It was around 1pm when we rolled into Rio Grande, and the last 100km from Tolhuin had been a bit windy. My boots were soaked from the wet roads, and we were both a bit chilly. As always, the first order of business was to find gas. We’ve heard from two other sets of riders who have been here recently that Rio Grande has been out of gas, so we wanted to make sure there was enough gas for us to go on. There was, so then it was the question of how far we could make it today, or what to do next.
After discussing our options, neither of us wanted to take a chance with the next leg today. So it was into the gas station for lunch (since none of the restaurants are ever open at this hour) which was, unsurprisingly, more ham and cheese sandwiches and chips. And while neither of us had been particularly cold on the bikes, sitting in the gas station we both got very chilly. Was probably a good call for us to stay here.
We headed toward where we had seen a cheaper-looking hostel on a side road when we were through here a few days ago, instead of the expensive hotel where we’d ended up last time. We found it fairly easily (in spite of me getting turned around and insisting to Kay it was somewhere it’s not) and Kay went in to check. 200 pesos for both of us – HALF the price of the other place. The room is a bit of a downgrade from the types of places where we’ve been staying (i.e. the sink doesn’t even have a drain pipe, but instead just runs onto the floor and drains through the floor drain… and the entire bathroom is the shower… there’s no shower curtain, so if we shower, the toilet and *everything* else in the bathroom is going to get soaked). But it’s half the price.
The thing is, if we’d had this room in some of the places in Central America, or Colombia or Ecuador, I wouldn’t blink at it. It would even be fairly nice compared to some of the places we’ve stayed. But to be staying here paying $50 US for such a crap room, that’s comparable to some of the rooms we’ve paid $7 for in other parts of Latin America… it’s a hard pill to swallow. I really wish Argentina wasn’t so expensive (this part, in particular).
Chilled in the room for a bit, and then went out to walk around the town and see if there was anything to see. There wasn’t. Kay spotted a store that had camping-looking stuff in it, so we walked a bit further, turned around and headed back, checking out the store that had the camping stuff on the way. It was a teeny section in the back of an upscale department store (think Macy’s, but on a much smaller scale) and we didn’t really see anything we needed.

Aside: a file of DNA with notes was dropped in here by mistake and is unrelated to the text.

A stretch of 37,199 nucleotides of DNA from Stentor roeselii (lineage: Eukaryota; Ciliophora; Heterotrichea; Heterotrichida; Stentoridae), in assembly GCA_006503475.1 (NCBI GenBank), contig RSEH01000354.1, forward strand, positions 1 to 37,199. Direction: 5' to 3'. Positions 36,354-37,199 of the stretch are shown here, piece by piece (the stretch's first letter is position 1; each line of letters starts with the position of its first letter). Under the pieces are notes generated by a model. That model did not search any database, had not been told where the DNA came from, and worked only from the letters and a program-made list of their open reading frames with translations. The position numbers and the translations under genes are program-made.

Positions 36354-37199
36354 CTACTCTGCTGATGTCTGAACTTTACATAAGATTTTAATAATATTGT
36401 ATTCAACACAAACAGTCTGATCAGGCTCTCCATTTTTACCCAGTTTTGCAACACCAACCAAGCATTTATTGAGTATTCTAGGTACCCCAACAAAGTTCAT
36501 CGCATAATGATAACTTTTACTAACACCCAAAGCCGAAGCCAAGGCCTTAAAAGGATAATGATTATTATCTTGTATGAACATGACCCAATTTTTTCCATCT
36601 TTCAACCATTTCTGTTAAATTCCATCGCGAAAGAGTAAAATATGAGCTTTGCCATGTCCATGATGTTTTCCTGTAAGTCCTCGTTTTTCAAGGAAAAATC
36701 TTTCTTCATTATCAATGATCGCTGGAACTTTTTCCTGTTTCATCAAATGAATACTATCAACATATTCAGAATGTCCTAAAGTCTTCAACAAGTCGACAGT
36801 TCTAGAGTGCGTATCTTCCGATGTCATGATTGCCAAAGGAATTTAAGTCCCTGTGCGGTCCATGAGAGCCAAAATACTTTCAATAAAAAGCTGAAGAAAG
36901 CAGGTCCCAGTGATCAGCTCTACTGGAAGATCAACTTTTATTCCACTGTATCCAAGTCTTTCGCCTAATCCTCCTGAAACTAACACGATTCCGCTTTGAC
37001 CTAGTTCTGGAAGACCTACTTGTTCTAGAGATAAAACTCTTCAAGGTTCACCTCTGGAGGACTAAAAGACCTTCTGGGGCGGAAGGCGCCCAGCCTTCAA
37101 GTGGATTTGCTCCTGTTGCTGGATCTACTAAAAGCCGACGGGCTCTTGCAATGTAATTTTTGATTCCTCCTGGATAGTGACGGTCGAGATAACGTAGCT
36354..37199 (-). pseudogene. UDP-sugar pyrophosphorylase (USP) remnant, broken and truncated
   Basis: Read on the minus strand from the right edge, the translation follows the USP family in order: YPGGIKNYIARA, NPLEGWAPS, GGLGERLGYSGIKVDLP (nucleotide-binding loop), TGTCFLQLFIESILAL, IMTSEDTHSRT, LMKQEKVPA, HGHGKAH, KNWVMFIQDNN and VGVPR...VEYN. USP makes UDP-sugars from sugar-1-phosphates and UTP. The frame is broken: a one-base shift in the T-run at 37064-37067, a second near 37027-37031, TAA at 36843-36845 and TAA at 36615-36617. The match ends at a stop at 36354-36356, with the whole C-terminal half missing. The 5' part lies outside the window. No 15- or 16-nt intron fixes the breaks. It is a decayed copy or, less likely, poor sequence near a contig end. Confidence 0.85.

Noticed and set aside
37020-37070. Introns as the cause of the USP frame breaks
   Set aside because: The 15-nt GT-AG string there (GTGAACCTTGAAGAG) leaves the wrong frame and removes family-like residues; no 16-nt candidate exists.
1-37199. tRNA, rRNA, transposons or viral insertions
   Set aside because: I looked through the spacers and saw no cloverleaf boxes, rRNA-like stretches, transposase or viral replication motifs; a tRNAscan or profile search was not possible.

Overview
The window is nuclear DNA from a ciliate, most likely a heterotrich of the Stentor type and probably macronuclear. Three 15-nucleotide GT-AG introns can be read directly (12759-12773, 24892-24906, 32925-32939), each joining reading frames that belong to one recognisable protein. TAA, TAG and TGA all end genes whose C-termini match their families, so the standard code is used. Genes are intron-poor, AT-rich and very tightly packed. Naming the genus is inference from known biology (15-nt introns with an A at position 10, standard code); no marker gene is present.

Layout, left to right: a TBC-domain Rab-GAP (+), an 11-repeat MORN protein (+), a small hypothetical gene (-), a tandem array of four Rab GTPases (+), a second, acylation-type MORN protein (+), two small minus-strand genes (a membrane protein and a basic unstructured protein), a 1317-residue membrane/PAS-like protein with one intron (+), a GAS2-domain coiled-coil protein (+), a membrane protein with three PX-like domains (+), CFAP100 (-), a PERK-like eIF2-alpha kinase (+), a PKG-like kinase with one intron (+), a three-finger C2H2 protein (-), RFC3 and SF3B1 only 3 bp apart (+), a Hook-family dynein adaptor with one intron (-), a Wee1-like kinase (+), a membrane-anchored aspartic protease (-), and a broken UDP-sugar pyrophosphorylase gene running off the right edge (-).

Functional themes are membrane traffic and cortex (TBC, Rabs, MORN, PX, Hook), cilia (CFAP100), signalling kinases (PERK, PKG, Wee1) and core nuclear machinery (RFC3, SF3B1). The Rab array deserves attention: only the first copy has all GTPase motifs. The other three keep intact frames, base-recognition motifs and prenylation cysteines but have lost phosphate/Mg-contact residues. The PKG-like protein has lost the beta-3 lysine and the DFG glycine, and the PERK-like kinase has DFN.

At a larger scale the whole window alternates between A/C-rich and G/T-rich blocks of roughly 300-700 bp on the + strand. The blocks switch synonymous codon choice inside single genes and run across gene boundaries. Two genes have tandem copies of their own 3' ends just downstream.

But just as we were heading out, I had a flash of brilliance… “I wonder if they have any waterproofing stuff for boots?” So I head back over to where I saw some spray bottle things to see what they had… and Eureka! They have spray waterproofing stuff! One of the ladies spoke a little English and recommended one of the products in particular to us, so we took it. Yay! If it works at all, I’ll be thrilled because my boots were portable puddles again today, with soaked socks – even in my plastic bags – even without “real” rain – just from wet roads. Bah! So waterproofing spray totally made my day. I just hope it works.
On the way back to the room, we stop by the wonderful bakery that had the delicious tasty treats last time we were in town (which just happens to be right across the street from our hostel… that’s how I spotted the hostel when we were here last time) and brought some back to the room to nom. And then, bah, Kay ate one that we were supposed to share and I was sad.
Kay’s note: because I’m an idiot…
Watched our last episode of Dr. Who that we have on the iPad (a two-part special that isn’t in any of the regular seasons) and then puttering around on the computer. Alas, our cheap hostel doesn’t have net – first time we haven’t had net in probably a week – so maybe we’ll get out of here at a decent time tomorrow morning.
Now I am busy anxiously waiting for my boots to dry enough for me to spray them with the waterproofing stuff. You’re supposed to let them sit for 24 hours after spraying, which obviously I can’t do… and I somehow think I shouldn’t spray them while they’re wet. We’ll see if my impatience gets the best of me and I spray them anyway. Even if the first coat doesn’t work 100%, the bottle is big enough that I can re-apply.
Keep your fingers crossed for the waterproofing stuff! It would TOTALLY make my day, week and probably the remainder of the trip to have boots that are waterproof again, especially with all the rain we keep encountering.